Battle of the Sexes dramatizes the 1973 exhibition match between 55-year-old former U.S. Open Champion Bobby Riggs (Steve Carell) and the 29-year-old star of women's tennis, Billie Jean King (Emma Stone). The movie is a whirlwind recreation of the colors and textures of the 1970s and, in the end, is much less a "sports pic" than it is a forceful biopic that captures one of the more pivotal, popular moments in the crusade for gender equality in athletics.
The film, which opens Friday in theaters area wide, jams a ton of information and characters into two hours, but this bounty does little to detract from the central message. Stone, in her striking portrayal of King, is even better than she was in last year's La La Land, for which she took home an Academy Award.
In 1972, King is at the top of women's tennis. But to protest the vast discrepancy between the tournament winnings of male and female players, King sets out to form a new women's tour, eventually sponsored by Virginia Slims cigarettes. At her side is Gladys Heldman (Sarah Silverman), who brooks no nonsense from the good old boys in charge. When Heldman and King burst into the gentlemen's wing of a fancy club to confront former tennis star and current promoter Jack Kramer (Bill Pullman), Heldman is told she's not allowed to be there.
"Why not, Jack?" she asks. "Because I'm a woman or because I'm a Jew?"
As the Virginia Slims Tour builds momentum, we watch a bored and sullen Bobby Riggs as his life reels from anticlimax. He is a degenerate gambler and a buffoon, which has strained his marriage to the wealthy socialite Priscilla (Elizabeth Shue). It's Riggs who proposes the Battle of the Sexes, one drunken night, though King vehemently declines at first. King knows that for Riggs, the match is all sparkle and spectacle. A man playing a woman, for him, is nothing more than a gambling handicap, about as serious as a man playing with a frying pan instead of a racket or wearing flippers instead of shoes. But when Riggs embarrasses Margaret Court (after Court unseats King as the World No. 1), King knows that much more is at stake. She accepts Riggs' challenge.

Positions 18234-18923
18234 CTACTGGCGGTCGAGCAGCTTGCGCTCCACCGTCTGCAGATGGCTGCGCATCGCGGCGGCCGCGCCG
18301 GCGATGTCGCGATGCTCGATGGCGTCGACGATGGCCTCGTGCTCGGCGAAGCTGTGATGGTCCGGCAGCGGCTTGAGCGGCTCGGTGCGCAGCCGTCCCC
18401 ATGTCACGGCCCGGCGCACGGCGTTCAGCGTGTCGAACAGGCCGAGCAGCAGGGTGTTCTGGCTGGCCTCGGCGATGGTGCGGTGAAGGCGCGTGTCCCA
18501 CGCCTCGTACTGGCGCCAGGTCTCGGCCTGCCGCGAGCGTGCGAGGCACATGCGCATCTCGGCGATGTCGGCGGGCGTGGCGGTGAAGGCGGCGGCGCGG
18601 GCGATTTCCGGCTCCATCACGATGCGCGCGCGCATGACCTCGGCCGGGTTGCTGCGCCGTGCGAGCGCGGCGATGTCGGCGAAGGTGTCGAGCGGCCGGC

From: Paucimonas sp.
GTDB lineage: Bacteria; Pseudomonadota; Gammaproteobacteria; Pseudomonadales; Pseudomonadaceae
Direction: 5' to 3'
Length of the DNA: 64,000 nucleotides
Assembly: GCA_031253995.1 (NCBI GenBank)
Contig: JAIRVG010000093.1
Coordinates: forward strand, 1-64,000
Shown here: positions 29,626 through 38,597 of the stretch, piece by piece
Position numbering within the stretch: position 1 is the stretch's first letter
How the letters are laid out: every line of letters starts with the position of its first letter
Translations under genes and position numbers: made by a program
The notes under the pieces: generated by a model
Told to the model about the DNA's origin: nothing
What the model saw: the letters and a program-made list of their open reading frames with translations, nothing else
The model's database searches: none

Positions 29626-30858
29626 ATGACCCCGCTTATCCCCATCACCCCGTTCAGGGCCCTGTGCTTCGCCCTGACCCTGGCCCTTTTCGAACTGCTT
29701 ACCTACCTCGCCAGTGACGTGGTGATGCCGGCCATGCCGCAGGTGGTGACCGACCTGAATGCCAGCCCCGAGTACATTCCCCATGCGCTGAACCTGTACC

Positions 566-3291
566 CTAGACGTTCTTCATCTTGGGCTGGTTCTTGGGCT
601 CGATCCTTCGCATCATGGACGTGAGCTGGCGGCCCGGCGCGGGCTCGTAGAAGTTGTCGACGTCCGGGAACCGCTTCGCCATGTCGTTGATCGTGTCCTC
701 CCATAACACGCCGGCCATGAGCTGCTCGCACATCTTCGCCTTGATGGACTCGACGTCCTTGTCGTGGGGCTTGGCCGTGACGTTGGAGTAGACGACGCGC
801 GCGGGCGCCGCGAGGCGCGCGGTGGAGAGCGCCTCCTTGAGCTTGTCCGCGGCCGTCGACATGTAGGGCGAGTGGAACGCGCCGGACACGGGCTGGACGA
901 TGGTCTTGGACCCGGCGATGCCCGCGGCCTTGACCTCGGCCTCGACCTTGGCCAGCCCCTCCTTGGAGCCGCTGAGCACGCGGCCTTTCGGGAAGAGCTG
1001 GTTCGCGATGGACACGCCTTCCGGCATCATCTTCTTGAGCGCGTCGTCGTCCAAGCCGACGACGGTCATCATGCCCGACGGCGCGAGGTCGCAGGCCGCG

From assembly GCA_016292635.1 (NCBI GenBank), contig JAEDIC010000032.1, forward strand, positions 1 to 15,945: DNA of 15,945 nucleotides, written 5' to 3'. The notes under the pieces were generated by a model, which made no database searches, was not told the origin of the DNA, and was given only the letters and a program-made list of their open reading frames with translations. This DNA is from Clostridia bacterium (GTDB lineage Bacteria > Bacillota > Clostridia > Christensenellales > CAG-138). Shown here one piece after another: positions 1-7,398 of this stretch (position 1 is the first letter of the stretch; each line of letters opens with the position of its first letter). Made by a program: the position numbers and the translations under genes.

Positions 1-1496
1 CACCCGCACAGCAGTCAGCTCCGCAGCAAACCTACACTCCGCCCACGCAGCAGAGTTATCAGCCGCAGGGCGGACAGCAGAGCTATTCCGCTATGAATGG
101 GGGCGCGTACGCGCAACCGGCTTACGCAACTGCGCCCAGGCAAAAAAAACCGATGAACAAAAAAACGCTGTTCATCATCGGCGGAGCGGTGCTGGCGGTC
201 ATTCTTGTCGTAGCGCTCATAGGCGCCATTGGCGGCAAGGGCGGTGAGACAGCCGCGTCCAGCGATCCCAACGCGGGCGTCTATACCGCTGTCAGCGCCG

Carell is, somewhat unexpectedly, almost too sympathetic as Bobby Riggs. There are ghosts of The Office's Michael Scott in almost every facial expression and impolitic remark. Though Riggs self-identifies as a "male chauvinist pig" — much to the delight of male supremacists everywhere — he is a showman and a goof, and you can't help feeling sorry for him as he earnestly asks his wife and his son to be there for him at the match, and both decline. The real villains are the old boys like Jack Kramer, who in his first appearance argues for the genetic and physical superiority of men. "They're just more fun to watch," he insists. King's confrontation with Kramer, in an ancillary conflict about the match's commentators (and what may be Stone's best scene), is even more of a victory than King's ultimate triumph against Riggs.
One of the many strengths of the film is portraying the small, everyday ways women are unfairly treated. Howard Cosell, the lead ABC commentator for the match, appears in the film from archived footage and is spliced, via masterful CGI, with actress Natalie Rosales, portraying tennis star Rosemary Casals. During the match, Cosell has his arm around Casals, and as she offers insightful commentary, it's as if Cosell is giving a child a turn to say a few words.
Drifting occasionally onto center-stage is King's romantic self-discovery. This story of love and acceptance (with Andrea Riseborough and Alan Cumming in supporting roles) enriches and amplifies the movie's several messages. And once again: Those '70s hairdos and fabrics are on point. The film is directed by Jonathan Dayton and Valerie Faris (Little Miss Sunshine, Ruby Sparks).